How Much Do I Need to Retire (and How Do I Get There)?
What does your retirement dream look like? Is it warm, sandy beaches with comfortable chairs snugly set in the sand? Or does it include travel to far-off corners of the globe, like tea estates in Sri Lanka, sacred temples in India, or Tuscan hill towns? Are you a homebody looking forward to spending more time with grandkids or finally getting to all those Saturday farmers’ markets downtown?
Whatever our retirement dreams, we all want confidence that we’re prepared for the future. But many people are far away from having that confidence. They’re wondering how much they need to retire, and how to get there. It’s tempting to avoid that uneasy feeling in your stomach by just trying not to think about it.
Don’t Let Fear of the Unknown Hold You Back
But don’t let fear of the unknown keep you from taking a good, hard look in the mirror right now. If you find out what you need and how to prepare, you’ll feel better now and in the future.
Nationwide, there’s cause for concern. About 50 percent of Americans report having only $1,000 in savings. More sobering still is that 34 percent report having zero savings at all.
While there are plenty of reasons for avoiding the heavy lifting essential to create a financial plan for the future, beginning where you are will save you a lot of angst down the road — and it puts you in the driver’s seat now, which will ease your anxiety.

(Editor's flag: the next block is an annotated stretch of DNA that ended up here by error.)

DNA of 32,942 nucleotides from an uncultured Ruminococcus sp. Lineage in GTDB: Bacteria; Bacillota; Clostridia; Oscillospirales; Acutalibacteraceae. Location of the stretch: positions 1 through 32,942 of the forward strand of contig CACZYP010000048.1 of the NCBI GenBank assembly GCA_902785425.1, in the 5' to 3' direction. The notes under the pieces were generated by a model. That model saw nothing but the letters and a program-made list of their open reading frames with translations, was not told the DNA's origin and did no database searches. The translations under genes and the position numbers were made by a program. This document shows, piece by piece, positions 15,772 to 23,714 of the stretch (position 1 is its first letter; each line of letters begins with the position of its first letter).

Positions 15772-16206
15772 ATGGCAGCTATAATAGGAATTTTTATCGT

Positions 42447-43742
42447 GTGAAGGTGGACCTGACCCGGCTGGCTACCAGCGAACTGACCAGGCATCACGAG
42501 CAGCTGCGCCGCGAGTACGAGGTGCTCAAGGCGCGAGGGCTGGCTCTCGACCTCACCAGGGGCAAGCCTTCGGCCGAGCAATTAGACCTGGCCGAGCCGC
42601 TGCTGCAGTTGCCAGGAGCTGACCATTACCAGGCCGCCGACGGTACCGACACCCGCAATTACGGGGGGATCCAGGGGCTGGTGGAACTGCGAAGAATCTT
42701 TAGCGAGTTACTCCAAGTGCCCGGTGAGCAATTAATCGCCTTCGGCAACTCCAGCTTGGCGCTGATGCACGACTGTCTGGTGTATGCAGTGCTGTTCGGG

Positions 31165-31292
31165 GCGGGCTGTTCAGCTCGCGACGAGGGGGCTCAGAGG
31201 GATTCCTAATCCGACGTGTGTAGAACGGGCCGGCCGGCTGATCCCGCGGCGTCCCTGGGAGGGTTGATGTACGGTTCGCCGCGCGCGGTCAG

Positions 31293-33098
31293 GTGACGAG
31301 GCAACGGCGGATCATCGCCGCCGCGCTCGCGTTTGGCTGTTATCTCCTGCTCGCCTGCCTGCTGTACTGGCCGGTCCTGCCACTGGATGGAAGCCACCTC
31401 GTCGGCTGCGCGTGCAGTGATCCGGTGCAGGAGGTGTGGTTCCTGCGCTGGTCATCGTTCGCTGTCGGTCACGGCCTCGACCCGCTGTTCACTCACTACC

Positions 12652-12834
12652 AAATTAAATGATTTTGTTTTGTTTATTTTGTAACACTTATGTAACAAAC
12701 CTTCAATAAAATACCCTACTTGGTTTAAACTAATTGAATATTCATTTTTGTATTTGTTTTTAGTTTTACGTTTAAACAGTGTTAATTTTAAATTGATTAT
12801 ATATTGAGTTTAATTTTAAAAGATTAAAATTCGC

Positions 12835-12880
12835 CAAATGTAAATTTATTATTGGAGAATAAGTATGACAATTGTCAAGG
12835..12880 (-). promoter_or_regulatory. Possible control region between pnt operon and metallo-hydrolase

There’s No Time Like the Present to Prepare
First, let’s address a popular myth that results in many people putting off retirement preparation: “It’s too far off,” or “I’m not that old.” The reality is that there’s no better time than the present. Financial planners emphasize it’s never too early to start saving money away for retirement.
According to the Internal Revenue Service, an employee must meet conditions for an employer’s plan, but you can always begin immediately by opening an Individual Retirement Account (IRA) at your local bank, credit union, or online through Vanguard or other retirement savings account providers.
If your employer does offer a 401K matching program, participating is a fantastic way for you to give yourself a raise! Find out what percentage your employer matches and aim to make the most of the company match. No matter where you are in your career, it’s smart to take advantage of saving programs now.
How Much is Enough?
Most planners recommend as a general rule to plan for 80 percent of your pre-retirement annual working income to fund your retirement costs. This should provide a similar standard of living, assuming three things: that you’ll not be paying payroll taxes or contributing to a pension, that your mortgage is paid off, and that your commuting, clothing, and food expenses will be lower. In planning for your own personal situation, you’ll want to factor in the following: